Never before has creativity been so prized in work, in cooking, or in between the sheets. We live in a time where divergent thinking and a disruptive approach to life is applauded. Creativity signals that you’re entrepreneurial, and original. You’re innovative. You’re the opposite of staid.
So, with creativity universally agreed to be a quality we all want, the question is: how do we get more of the good stuff? The process can be slippery. While tapping into the creative reservoirs is as easy as sliding into a warm bath for some, for others, a blank page or canvas is an intimidating prospect.
Enter the humble joint (or edible). It’s no secret that cannabis has been used to stoke creative fires since time immemorial. Maya Angelou, Willie Nelson, Steve Jobs, Lady Gaga, and astrophysicist Carl Sagan (a.k.a. Mr. X) have all acknowledged cannabis as paving a path to renewed perspective. For Angelou, cannabis provided access to a new way of seeing and being. “I learned new postures and developed new dreams. From a natural stiffness, I melted into a grinning tolerance,” she writes. Sagan reflects flippantly about epiphanies in the bathroom. “I can remember one occasion, taking a shower with my wife while high, in which I had an idea on the origins and invalidities of racism in terms of Gaussian distribution curves.”
So, weed’s creative power has been endorsed by bohemian thinkers, astrophysicists, and tech geniuses. But what does the science say? Research into cannabis and creativity is still a work in progress. There are a handful of theories, however, about how the two interact.
For starters, cannabis boosts blood flow to the brain’s frontal lobe, the region associated with creativity. Weed has also been found to significantly improve verbal fluency (great news for the aspiring poets out there). Another study suggests that cannabis is only helpful in stoking creativity among those who are not naturally creatively inclined. Other researchers have found that dosage really matters: potent hits of weed may actually impair divergent thinking. A little goes a long way.
At the end of the day, weed-smoking individuals around the globe are convinced that the plant does help to fill the proverbial blank canvas. For Heidi Keyes, founder of Puff Pass and Paint, cannabis and creativity have always been complementary.
“Cannabis has always been something that I’ve used, not only medically to help with stress and anxiety, but as something to help me relax and assist in my own creative process,” says Keyes, an artist based in Colorado. Keyes started Puff Pass and Paint in 2014, after a friend jokingly suggested she set up art classes with a twist.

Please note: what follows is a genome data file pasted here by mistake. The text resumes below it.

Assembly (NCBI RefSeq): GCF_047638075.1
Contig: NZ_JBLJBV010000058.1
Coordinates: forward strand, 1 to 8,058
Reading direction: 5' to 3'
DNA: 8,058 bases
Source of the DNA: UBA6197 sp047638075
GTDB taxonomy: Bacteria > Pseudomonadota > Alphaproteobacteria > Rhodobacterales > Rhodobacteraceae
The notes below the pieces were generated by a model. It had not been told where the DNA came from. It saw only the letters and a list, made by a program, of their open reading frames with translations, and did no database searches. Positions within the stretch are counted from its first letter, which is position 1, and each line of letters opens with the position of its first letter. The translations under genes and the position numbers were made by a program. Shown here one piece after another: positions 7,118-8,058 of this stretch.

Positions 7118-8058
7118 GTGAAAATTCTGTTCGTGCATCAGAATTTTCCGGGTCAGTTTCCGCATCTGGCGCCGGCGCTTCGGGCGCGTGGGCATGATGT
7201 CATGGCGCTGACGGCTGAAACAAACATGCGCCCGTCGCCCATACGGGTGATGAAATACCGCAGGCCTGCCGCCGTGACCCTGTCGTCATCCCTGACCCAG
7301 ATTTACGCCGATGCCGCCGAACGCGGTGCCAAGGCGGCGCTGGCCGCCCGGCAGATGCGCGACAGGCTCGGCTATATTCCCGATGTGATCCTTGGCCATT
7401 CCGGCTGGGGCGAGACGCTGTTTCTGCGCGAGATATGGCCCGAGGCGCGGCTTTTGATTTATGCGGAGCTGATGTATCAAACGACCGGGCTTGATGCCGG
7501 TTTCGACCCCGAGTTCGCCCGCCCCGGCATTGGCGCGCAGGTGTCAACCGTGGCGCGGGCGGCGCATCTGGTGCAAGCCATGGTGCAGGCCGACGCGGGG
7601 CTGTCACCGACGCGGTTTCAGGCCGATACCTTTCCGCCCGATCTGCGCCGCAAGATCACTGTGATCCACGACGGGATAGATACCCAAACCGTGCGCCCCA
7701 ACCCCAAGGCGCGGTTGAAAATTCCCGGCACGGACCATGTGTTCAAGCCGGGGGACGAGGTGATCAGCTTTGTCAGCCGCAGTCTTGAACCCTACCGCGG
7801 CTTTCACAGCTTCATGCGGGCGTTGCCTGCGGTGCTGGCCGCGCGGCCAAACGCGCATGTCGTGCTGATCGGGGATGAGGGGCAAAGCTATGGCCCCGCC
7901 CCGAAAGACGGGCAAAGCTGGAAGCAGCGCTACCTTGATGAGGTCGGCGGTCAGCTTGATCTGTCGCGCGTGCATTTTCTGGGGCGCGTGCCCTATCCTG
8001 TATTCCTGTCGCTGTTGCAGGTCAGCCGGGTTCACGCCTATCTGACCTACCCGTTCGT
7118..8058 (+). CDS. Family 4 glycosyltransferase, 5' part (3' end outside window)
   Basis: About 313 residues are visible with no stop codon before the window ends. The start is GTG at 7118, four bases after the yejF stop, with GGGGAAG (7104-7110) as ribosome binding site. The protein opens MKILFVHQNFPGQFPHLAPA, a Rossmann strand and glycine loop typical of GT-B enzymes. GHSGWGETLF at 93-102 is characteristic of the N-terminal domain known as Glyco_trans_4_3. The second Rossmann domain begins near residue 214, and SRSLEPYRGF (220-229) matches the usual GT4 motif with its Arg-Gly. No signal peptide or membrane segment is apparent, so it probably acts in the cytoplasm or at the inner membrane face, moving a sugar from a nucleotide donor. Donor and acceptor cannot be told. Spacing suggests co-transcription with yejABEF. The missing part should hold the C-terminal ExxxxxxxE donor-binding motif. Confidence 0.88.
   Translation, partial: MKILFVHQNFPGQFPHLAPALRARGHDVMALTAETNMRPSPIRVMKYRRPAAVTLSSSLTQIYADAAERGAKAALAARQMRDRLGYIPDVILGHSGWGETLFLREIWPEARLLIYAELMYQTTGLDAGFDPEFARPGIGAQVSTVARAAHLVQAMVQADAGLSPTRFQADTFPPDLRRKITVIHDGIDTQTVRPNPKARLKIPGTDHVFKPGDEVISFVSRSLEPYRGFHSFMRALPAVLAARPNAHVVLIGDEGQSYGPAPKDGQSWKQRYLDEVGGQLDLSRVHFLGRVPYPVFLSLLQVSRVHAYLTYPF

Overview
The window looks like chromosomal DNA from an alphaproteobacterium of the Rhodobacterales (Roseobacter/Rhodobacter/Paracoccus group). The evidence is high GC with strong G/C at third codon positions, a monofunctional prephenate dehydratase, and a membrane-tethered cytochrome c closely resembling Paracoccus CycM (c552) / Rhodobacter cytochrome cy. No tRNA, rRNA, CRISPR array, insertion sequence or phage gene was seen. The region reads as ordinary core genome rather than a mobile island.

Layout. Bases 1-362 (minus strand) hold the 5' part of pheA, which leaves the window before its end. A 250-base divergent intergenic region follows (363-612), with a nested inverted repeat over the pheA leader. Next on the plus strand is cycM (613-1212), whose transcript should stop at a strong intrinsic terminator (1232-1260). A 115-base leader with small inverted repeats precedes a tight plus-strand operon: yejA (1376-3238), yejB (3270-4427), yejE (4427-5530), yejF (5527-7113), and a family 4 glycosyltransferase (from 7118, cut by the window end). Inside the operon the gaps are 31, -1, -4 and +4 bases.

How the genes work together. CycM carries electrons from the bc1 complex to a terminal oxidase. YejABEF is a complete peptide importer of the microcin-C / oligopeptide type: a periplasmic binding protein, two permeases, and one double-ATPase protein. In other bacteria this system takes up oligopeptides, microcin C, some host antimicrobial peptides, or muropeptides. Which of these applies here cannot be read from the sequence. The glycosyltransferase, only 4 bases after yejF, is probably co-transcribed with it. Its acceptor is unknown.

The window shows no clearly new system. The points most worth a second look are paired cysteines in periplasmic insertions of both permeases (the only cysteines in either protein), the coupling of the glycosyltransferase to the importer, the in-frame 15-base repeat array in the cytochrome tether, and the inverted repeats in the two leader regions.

“I had no idea it would take off the way it did, and we now have 13 locations around the U.S., with another starting in Puerto Rico soon,” Keyes says. Students partake in a two-hour class where they indulge their artsy side with the help of cannabis, and Keyes’ guidance.
“Puff Pass & Paint is all BYOC, so students can bring whatever they want to eat, smoke, and share,” Keyes comments. “Some people smoke a lot during class, some smoke a little, some pass joints, some don’t. We always remind you to start low, go slow… you don’t need to smoke everything that’s passed to you! It’s a judgment-free zone, with all levels of experience and skill, in both art and cannabis.”
Keyes believes cannabis helps release creative potential by encouraging people to chill out. “Weed helps people relax into themselves and enjoy the moment, instead of focusing on being perfect, or the end result.” If you’re keen to get acquainted with your muse at a Puff Pass and Paint class near you, check out Cannabis Tours.
For Dani Garner, a graphic designer and brand-identity specialist, cannabis infuses all aspects of her life with creative goodness. “Cannabis flips a switch where ideas just flow. No highdea is a bad idea — I just need to fine-tune it sober,” she laughs.
“Cannabis flips a switch where ideas just flow. No highdea is a bad idea”
Garner believes cannabis helps her fully embrace herself, which in turn allows her to access her creative potential. “I feel 1,000,000 percent me with cannabis. It takes all my anxiety, insecurity, and tosses it out the window. Words and actions are easier to process, and I am always quick for the wit or response to whatever situation I am in.”
For Garner, creativity is enhanced by not smoking too much. Her preferred method of accessing the muse is a glass bong. “I only smoke out of large glass artsy pipes,” she confides. “I’m not against joints; I just can’t roll.”
When it comes to strains, sativa is Garner’s go-to. “Green Crack is number one—that also aids in cleaning my house. Then XJ13 and Blue Dream,” she reflects. There you have it: cannabis is a plant that boosts creativity… and helps you clean your house.